Are No Two Tumor Cells Alike?

Author:  Jordan Hall
Institution:  Duke University
Date:  August 2012

As Charles Darwin famously stated, “[it] is not the strongest of the species that survives, nor the most intelligent, but the one most responsive to change.” This philosophy not only applies to animals in an ecosystem – but also to tumors. Extensive research conducted by scientists from the Cancer Research UK’s London Research Institute suggests that tumors evolve as they grow. Further, no two samples from the same tumor are identical – even those from adjacent regions. The findings of the study published in The New England Journal of Medicine in March may represent a major breakthrough in our understanding of tumor biology.

For a cancer to form, only a single cell needs to divide uncontrollably. This unrestrained growth is the result of mutations, or changes in the DNA sequence, in the tightly-controlled process of cell division. Once cells become cancerous, they rapidly accumulate further mutations as they grow and divide.

It is commonly believed that only the rate of cell division differs between cancer cells and normal cells. The actual logistics of the process, however, are thought to remain identical, with a single parent cell producing two genetically-identical daughter cells. The large team of researchers led by Dr. Charles Swanton wanted to validate this widely held notion.

“I think that intratumor heterogeneity may be the ‘elephant in the room’ for cancer research, and [it] may help explain some of the perplexing behaviors of tumors - such as drug resistance to novel compounds and tumor recurrence,” explains Dr. Swanton.

In this study, multiple tissue samples were collected from a patient enrolled in a clinical drug trial for metastatic kidney cancer. These samples were taken from spatially distinct regions of the primary kidney tumor and additional ‘metastatic’ sites elsewhere in the body where the cancer had spread. The researchers then used ‘next-generation’ DNA sequencing techniques to rapidly characterize the full DNA sequence in each sample.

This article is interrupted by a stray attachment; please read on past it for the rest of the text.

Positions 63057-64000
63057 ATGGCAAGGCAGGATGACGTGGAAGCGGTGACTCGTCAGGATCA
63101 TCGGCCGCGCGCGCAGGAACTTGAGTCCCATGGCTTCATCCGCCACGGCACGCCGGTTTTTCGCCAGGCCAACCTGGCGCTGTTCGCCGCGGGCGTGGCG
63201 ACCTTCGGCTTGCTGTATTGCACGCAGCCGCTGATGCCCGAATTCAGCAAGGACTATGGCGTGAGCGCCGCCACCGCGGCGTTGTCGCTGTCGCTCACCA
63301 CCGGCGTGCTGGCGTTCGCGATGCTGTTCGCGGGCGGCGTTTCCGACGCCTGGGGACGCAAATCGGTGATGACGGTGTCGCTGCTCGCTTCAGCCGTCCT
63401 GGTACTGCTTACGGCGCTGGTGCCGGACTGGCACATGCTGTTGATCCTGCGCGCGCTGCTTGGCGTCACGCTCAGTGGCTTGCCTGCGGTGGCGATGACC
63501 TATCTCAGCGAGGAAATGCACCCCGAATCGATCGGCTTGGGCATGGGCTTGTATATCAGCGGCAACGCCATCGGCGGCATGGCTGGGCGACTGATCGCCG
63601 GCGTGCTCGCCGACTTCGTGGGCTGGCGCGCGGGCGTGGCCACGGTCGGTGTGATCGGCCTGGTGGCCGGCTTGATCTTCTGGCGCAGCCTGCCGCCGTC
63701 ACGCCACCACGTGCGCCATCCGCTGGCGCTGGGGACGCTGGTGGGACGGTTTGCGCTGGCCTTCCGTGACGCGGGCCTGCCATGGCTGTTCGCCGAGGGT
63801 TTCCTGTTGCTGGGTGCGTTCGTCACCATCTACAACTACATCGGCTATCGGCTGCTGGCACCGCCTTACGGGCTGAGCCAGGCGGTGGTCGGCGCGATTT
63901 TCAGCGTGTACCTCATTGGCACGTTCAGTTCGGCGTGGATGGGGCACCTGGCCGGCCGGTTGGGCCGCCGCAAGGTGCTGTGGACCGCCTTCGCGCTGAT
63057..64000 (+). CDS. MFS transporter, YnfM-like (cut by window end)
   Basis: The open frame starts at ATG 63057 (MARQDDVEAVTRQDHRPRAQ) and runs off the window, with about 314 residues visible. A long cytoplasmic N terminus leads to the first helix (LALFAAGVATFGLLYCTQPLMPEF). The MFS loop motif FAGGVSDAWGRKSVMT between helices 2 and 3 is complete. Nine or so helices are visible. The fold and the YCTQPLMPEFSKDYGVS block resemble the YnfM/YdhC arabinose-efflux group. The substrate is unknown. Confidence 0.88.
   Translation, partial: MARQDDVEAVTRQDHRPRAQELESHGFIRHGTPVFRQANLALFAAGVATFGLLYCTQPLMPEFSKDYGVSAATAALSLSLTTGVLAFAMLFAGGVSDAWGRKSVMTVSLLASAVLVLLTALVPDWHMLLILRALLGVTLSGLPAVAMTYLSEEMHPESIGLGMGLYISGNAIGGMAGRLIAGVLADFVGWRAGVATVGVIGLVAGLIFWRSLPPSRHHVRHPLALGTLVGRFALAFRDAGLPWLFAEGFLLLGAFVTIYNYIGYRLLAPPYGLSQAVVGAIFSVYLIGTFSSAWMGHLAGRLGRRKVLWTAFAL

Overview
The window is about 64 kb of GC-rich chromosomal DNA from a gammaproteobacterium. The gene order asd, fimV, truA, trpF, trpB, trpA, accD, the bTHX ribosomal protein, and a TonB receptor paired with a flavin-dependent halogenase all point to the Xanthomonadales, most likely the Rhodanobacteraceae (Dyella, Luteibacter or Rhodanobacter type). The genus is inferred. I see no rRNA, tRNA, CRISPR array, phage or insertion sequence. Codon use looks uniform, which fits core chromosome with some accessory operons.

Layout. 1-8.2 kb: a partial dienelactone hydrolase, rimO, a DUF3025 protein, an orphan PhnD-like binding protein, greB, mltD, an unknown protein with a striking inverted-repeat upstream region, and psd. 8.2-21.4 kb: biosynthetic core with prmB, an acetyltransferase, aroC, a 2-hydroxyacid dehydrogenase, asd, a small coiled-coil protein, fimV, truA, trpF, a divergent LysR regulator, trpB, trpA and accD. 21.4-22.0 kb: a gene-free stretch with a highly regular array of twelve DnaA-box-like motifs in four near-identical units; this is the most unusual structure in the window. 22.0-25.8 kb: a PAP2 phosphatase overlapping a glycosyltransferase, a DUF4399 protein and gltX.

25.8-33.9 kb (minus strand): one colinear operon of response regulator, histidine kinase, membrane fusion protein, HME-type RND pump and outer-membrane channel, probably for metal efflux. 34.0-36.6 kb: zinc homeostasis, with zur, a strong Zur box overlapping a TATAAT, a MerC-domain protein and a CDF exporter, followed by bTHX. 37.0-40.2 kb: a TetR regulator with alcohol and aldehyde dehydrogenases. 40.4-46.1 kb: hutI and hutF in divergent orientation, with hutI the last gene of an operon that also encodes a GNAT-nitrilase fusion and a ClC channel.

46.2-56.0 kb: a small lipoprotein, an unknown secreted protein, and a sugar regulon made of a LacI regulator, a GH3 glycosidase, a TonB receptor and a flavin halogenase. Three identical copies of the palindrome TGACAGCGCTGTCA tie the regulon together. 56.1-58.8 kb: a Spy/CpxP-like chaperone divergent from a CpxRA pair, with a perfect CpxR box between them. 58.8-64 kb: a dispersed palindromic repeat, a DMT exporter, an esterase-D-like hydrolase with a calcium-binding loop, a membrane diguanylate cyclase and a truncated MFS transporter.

After determining the DNA sequence, the team then used a single nucleotide polymorphism (or ‘SNP’) array to identify the mutations present in the tumor samples. By comparing the amount and types of mutations in each primary or metastatic kidney cancer sample, the researchers could determine the degree of similarity among the samples. To ensure that they were correct, they then validated their results by repeating this process in three other patients enrolled in the same clinical trial.

A total of 128 distinct mutations were identified across all tissue samples. Only 32% of mutations, however, were shared in all samples. The remaining two-thirds were either unique to a specific sample or shared in a particular region (e.g., primary tumor site or metastatic site). Each sample had a unique profile. In fact, an average sample contained only 55% of all mutations detected in the entire tumor, depicting the wide heterogeneity.

Dr. Swanton and his team also compared the mutations in the tissue samples to four recurrent genes known to mutated in kidney cancer. Only one of the genes, VHL, was mutated ubiquitously in all samples. The other three genes – KDM5C, SETD2, and MTOR – were mutated in different ways in different regions of the tumor, suggesting convergent evolution. “Despite genetic divergence during tumor progression, phenotypic convergent evolution occurs, indicating a high degree of mutational diversity, a substrate for Darwinian selection, and evolutionary adaptation,” writes primary author Dr. Marco Gerlinger in the empirical article.

The implications of this research are important to our understanding of tumor biology.

First, tumor evolution and adaption may explain why tumors become drug resistant and recurrent. As cancers form from just a single uncontrolled cell, only one tumor cell needs to be immune to a particular drug in order for the tumor to survive. Evidenced by the extensive regional heterogeneity, the probability of this cell existing is high in a widely diverse pool of tumor cells, each with a unique genetic profile.

Second, intratumor heterogeneity could account for the difficulties in creating robust diagnostic tools and for why the same tumor exhibits a wide-range of prognoses for different patients. “Genomic analyses from a single tumor-biopsy specimen may underestimate the mutational burden on hetereogenous tumors,” says Dr. Swanton. If a single biopsy sample contains only half of the tumor’s mutations, any decisions regarding treatment and therapy may be based on an inaccurate portrayal of the tumor’s true genetic profile.

Finally, the findings of this research provide a novel avenue for cancer research and drug development. As Dr. Swanton explains, “the next step will be to understand what’s driving this diversity in different cancers and identify key driver mutations that are common throughout all parts of a tumor.” Future research needs to identify those initial mutations that are shared among all samples and are instrumental in driving the tumor’s progression. Developing therapeutic compounds that target these early mutations could prevent the tumors from becoming aggressive or spreading. In essence, cancer research must evolve and adapt to the many tricks of the tumor.